Nottingham Forest – Half Term Report

It was always going to be the answer to an obvious question asked, ‘let’s just see where we are by the time the World Cup starts’… The English Premier League season split into two, for the first time ‘deliberately’ since it began in 1992, Nottingham Forest returning to the top tier for the first time since 1999, a complete rebuilding project needed following unlikely promotion from the Championship, a mammoth amount of transfer activity imposed in the summer, the club were written off by masses of media intellect, bemusing the many of tweeters into ludicrous responses and memes, to suggest that they’ll go down with a whimper, that they don’t know what they’re doing, the old favourite phrase of ‘scattergun approach’ used by ex-pros and people ‘in the know’ as they all told us it was impossible to build a new team in such short time.

And for a few weeks, we probably believed them too… After a start that had as all dreaming of Europe, we quickly realised the world’s toughest league was exactly what it said on the tin, we might have even stopped believing ourselves, but then, from nowhere, the faith re-appeared when it looked most unlikely.

A 1-0 win over Liverpool and Nottingham Forest’s flame was rekindled, and ever since Manager Steve Cooper got the ‘dreaded’ vote of confidence, his Forest ship has been sailing down the Trent, mass waving high, every single supporter cheering it on, a single stumble at Arsenal, it’s now cruising at full knots, full speed ahead.

The November break gave us an ideal cut off to see where Forest, and the rest of the Premier League was at. “Don’t judge us in September or October, but when the league closes for World Cup duty, where we’ll know what we need to do in order to stay in this fantastic but trickiest division.”

I actually believe Forest are ‘down’ on their initial points target for the cut off, seventeen or eighteen points could have been reasonably achievable, instead, they have thirteen, looking back, the club might be kicking itself after missing out on more, but worst case scenario was that it could have been much worse too, after the 4-0 thumping by Leicester, the Reds have at least suffered just two defeats in seven, picking up vital wins against Liverpool and Crystal Palace, gaining nine points following a start of eight games and four, ending half term in eighteenth place, well in the mix and far from cut adrift all be it inside the relegation zone, two wins (think Fulham & Bournemouth at home) and we could even be sitting inside the top ten.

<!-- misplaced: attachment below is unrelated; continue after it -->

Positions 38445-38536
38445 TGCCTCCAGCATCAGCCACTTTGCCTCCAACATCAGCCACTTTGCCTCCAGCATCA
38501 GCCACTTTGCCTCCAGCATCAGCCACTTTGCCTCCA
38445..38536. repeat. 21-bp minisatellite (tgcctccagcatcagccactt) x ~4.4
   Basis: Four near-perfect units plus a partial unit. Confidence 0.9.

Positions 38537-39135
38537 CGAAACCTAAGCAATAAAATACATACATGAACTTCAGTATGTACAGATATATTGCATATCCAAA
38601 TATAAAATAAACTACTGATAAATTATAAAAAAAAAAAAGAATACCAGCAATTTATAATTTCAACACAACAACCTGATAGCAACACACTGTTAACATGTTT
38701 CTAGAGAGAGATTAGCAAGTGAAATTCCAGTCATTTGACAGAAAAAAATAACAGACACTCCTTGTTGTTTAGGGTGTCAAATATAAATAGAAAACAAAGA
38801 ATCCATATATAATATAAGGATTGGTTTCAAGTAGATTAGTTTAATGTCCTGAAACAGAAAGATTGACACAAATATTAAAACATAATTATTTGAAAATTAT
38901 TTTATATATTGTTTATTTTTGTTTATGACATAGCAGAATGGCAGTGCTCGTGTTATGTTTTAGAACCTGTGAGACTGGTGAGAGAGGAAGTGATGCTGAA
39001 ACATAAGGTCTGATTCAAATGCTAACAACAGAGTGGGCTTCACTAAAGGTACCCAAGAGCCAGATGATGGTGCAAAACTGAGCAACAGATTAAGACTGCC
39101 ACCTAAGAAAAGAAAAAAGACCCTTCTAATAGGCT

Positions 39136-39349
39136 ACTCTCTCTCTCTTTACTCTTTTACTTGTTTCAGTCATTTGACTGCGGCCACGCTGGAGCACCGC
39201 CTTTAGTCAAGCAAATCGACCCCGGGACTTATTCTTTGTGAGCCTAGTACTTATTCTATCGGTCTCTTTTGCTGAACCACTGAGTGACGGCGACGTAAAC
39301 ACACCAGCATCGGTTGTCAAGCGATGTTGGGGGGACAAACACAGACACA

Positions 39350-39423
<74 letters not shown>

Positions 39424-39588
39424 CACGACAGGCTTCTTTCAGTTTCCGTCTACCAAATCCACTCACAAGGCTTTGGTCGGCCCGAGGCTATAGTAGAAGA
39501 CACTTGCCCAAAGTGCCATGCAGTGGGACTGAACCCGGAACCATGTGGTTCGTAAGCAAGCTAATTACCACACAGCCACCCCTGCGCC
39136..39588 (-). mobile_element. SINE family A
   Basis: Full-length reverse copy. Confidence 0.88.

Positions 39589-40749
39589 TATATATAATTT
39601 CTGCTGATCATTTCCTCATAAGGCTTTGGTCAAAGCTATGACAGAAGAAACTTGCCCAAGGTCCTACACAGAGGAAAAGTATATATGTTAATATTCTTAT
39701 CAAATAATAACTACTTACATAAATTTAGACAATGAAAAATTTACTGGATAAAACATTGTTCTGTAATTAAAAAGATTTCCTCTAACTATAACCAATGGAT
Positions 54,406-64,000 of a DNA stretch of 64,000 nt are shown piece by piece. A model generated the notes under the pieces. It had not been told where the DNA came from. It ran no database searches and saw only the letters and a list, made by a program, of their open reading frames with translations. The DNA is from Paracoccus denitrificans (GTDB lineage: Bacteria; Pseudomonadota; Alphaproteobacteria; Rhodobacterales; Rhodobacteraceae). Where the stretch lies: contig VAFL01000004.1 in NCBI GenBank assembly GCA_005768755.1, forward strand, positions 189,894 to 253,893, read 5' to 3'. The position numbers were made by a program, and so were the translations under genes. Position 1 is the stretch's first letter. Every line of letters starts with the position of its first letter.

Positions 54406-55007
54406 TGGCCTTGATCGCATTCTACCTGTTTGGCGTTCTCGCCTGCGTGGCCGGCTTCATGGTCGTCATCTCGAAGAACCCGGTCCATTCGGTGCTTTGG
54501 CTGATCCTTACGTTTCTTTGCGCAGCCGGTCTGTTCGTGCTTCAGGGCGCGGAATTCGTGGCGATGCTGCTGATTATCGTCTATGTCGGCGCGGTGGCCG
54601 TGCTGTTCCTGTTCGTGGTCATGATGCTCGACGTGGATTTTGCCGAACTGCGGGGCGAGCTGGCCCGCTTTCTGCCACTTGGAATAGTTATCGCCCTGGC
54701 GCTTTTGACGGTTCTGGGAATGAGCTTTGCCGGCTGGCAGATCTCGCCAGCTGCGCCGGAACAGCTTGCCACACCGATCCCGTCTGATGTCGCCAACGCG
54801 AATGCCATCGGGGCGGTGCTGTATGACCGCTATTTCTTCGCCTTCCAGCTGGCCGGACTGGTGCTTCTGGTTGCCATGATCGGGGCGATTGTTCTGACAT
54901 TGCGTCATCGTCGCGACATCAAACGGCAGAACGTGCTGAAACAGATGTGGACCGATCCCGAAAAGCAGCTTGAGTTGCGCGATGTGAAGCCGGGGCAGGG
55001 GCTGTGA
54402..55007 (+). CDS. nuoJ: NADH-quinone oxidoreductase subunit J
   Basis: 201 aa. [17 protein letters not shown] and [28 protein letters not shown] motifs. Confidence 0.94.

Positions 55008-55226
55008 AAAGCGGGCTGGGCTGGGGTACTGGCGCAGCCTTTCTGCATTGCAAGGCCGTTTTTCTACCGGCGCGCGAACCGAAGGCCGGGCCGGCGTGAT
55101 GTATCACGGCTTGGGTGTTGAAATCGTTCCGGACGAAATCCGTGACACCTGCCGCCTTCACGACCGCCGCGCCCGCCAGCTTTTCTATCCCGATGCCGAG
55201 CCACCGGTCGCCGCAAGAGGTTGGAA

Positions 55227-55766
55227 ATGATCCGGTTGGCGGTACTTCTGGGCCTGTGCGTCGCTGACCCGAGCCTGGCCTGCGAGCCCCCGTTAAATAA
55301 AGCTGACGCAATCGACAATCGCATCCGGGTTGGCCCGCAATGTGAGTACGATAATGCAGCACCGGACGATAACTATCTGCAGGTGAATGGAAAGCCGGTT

And the crazy thing is, that despite all the changes, all the new faces, that the Reds have had their moments this season, to be sitting comfortably much higher than they already are.

Newcastle United (a) 0-2

The opening day of the season was a bit of a freebie, nothing expected at St James’ Park, just go out and play with pride and show the watching world just what we can do. In reality it was a Premier League welcome that was tough to take, well-beaten by an opponent who have since proved to be bloody good. It slightly scoured optimism, but the real return was at the City Ground and the welcoming of West Ham one week later.

West Ham United (h) 1-0

Some things are just meant to be, after 23 long years it was more than just a game, and every player, every spectator, every god, played their part on the day in the sun, at the world famous. It wasn’t a great Forest performance, but we got a bit of luck, and we dug in, scored a flukey goal and we saved a penalty, and had a couple of VAR decisions in our favour, but three points from two games was par, and we were well on to achieving our lofty Premier League ambitions of survival.